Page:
Monday, July 19, 2010

Director Phillip Noyce talks about working with Angelina Jolie in Salt

Working with Angelina Jolie is not new to the Australian director Phillip Noyce after he works with her in 1999’s The Bone Collector, and the action thriller Salt which will be airing on July 23 in all theaters nationwide will be their reunion project under Columbia Pictures, a local office of Sony Pictures International. Noyce was also known as a director of most great action drama films like Patriot Games, Clear and Present Danger, The Quiet American and The Saint.

In the latest project of Noyce, Salt is about a CIA Agent named Evelyn Salt (Jolie) whose name was connected to a league of Russian spy in the height of campaign against espionage and terrorism. But the question lies in the end if Agent Salt is a real patriot or truly spy, the twist begins in her quest to clean her name for her fellow agent and starting to trace the person who revealed her alleged identity.

Here is the interview of Noyce and his views on the film and working again with Jolie:

Question: This film went from a male lead character, then to a female lead character. And it went through a whole sort of casting process…
Phillip Noyce: In the original script by Kurt Wimmer, the lead character was called, at that time, Edwin A. Salt. We discussed the film with Tom Cruise, we had a table read with various actors, including Samuel L. Jackson, who kindly played one of the parts, just so we could hear the script read.

After that table read, Sony Pictures decided they definitely wanted to make the film. Around that time Tom wasn’t prepared to commit to the script as it was – his main fears were that the character was too close to “Mission: Impossible’s” Ethan Hunt, being a rogue spy, with extraordinary abilities. So over many months, we tried to twist and turn the story to differentiate the character of Edwin Salt from Ethan Hunt. But, Tom had a valid point. It was kind of returning to an offshoot of a character that he’d already played. It’s like playing the brother, or the cousin, of somebody that you played in another movie.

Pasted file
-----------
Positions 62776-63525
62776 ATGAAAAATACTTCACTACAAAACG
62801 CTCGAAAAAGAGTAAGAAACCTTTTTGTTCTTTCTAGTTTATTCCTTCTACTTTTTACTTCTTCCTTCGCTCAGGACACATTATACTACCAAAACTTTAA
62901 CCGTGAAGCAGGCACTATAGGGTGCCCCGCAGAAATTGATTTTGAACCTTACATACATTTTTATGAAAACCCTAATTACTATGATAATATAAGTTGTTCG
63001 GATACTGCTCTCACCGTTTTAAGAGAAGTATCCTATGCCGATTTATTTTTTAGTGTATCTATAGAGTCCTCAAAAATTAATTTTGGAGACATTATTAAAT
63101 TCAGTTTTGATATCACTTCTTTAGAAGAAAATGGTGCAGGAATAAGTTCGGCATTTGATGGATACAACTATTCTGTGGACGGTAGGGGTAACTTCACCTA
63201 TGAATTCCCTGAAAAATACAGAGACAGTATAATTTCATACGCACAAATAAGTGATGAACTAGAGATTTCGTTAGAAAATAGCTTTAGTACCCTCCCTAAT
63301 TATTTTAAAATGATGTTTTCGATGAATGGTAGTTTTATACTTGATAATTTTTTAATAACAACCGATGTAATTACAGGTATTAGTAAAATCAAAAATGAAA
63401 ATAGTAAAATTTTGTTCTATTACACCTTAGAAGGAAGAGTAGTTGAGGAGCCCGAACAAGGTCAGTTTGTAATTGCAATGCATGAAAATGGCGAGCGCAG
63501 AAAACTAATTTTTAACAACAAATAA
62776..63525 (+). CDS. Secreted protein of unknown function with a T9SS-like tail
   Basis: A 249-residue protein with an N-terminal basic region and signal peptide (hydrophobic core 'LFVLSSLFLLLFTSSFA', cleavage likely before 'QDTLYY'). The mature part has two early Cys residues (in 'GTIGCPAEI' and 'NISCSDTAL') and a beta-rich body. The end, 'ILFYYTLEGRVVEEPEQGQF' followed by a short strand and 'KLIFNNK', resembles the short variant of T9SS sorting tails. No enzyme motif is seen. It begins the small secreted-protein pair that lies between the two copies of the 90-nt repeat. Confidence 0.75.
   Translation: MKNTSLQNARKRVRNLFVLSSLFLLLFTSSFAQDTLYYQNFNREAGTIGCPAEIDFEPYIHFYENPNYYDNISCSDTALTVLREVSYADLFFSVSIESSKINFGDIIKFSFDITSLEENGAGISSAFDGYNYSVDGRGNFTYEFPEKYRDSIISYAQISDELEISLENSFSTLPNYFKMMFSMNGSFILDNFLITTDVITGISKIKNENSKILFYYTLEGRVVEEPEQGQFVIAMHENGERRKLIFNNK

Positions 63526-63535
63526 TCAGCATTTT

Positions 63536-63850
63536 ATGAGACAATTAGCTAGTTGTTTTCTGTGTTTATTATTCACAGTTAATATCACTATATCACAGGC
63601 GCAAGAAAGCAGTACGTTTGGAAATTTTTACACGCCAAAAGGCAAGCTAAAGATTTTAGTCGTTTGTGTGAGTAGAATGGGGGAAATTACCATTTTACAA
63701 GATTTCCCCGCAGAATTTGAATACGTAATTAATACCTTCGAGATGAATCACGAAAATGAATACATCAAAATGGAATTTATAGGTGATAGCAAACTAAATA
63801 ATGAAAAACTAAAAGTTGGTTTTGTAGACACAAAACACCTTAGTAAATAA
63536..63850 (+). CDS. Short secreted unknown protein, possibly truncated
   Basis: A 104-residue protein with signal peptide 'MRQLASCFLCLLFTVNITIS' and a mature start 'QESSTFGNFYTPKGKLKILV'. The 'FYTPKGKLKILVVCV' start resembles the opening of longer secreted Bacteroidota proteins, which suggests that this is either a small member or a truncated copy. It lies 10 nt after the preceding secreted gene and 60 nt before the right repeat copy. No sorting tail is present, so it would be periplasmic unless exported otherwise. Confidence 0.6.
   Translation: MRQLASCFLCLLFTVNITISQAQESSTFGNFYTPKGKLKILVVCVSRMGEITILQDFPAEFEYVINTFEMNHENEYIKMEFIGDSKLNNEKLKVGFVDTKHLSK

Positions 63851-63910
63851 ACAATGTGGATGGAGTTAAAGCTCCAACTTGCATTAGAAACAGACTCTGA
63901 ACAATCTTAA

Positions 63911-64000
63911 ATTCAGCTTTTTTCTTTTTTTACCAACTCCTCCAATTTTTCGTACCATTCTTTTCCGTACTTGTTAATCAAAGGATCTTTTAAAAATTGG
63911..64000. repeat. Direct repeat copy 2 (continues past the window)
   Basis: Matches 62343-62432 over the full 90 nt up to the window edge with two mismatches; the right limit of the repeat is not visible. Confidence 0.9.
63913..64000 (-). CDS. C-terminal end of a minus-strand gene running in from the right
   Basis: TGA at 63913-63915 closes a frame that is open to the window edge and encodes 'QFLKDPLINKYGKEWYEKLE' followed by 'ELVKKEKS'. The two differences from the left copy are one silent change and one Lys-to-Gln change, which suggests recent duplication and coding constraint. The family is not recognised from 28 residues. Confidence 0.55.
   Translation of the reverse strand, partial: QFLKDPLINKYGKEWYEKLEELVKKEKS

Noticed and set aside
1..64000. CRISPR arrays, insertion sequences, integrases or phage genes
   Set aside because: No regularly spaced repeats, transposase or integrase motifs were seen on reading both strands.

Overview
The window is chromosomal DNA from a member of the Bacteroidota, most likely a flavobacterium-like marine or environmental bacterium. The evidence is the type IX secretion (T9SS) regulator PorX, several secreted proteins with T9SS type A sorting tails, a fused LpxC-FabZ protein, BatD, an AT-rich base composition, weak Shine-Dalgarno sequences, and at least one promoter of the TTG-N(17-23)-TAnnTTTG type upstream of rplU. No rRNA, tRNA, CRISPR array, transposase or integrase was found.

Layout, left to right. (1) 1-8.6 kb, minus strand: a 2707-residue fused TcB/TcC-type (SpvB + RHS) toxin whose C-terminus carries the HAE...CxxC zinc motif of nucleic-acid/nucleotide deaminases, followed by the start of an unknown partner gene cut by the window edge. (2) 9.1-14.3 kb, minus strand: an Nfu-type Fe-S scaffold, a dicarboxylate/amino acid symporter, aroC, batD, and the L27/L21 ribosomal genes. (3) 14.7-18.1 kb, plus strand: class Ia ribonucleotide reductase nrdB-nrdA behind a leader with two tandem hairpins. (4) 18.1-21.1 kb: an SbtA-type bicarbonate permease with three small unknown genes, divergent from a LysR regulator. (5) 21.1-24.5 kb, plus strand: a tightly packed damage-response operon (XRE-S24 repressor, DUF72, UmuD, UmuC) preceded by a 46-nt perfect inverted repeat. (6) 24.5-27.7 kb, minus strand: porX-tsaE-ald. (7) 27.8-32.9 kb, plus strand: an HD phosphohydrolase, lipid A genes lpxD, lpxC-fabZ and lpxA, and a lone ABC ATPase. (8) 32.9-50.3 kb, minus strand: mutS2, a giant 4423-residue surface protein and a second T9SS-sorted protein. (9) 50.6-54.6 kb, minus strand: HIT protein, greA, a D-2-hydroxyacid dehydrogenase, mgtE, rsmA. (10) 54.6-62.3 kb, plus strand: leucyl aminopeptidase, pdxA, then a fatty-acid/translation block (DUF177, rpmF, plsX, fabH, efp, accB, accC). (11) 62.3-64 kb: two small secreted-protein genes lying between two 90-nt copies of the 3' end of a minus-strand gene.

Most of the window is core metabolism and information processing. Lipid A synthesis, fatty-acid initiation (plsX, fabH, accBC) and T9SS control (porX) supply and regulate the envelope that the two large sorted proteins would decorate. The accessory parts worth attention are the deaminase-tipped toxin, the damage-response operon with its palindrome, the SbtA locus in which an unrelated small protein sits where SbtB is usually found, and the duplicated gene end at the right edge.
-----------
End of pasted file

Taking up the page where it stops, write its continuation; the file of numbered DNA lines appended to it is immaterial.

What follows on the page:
Then the project was in hiatus for a couple of weeks. Sony’s Amy Pascal had been talking over the years and had often spoken to Angelina Jolie. They’d expressed their mutual respect for each other and also, their mutual desire to try and create a female spy franchise, so we sent the script to Angelina. Then that script was revised by Brian Helgeland, who basically did a character pass. Based on that script, Angelina committed.

Question: Is the basic script you’re shooting now the same as the Cruise script, in terms of plot structure, and that kind of thing?
Noyce: The script was always evolving. I think that it’s just been a continual process, obviously accelerated by changing the central character. But the locomotive of ideas that drives the movie are the same. An undercover CIA operative is accused of being a Russian mole, and has to go on the run to defend herself. That’s been the same since day one. The tone of the film has changed in this evolution. In the same way, as action thrillers have changed along the lines of the Bond films and the Bourne films. Bond used to be almost cartoonish but now, you can take those Bond stories very seriously, on a dramatic and emotional level.

Question: So, this has a more realistic edge to it?
Noyce: Yeah, it has evolved into a story where we hope at all times that the audience takes seriously the emotional interplay between the characters, and are very, very involved on an emotional level with the story. As well as getting enormous thrills and spills, and all the other popcorn elements that you’d hope to see in a summer movie.

Question: Are you in your element making this kind of movie?
Noyce: This movie is sort of a combination of every movie I’ve ever made, in a weird way. So, was I in my element? Yes. However, the major thing the audience is going to find is that the movie’s a showcase for the incredibly diverse talents of Angelina Jolie. When I say "incredibly", that’s not an understatement. Incredibly diverse. As we know, she’s a brilliant dramatic actress. Without a doubt. That’s been proven. But she’s also shown that she can kick ass as good as any man. In this film, she gets to do both and she does both in a way that I think will startle audiences. It’s highly dramatic, it’s highly emotional. It’s a thrill a minute. People are going to be very, very surprised by what they see, and by what they see her do. As I have been.

Salt also includes actors Liev Schreiber, Chiwetel Ejiofor, Yari Shadini and Zoe Lister, written by Kurt Wimmer and Brian Helgeland and distributed by Columbia Pictures. It will be shown in all cinemas nationwide beginning July 23.

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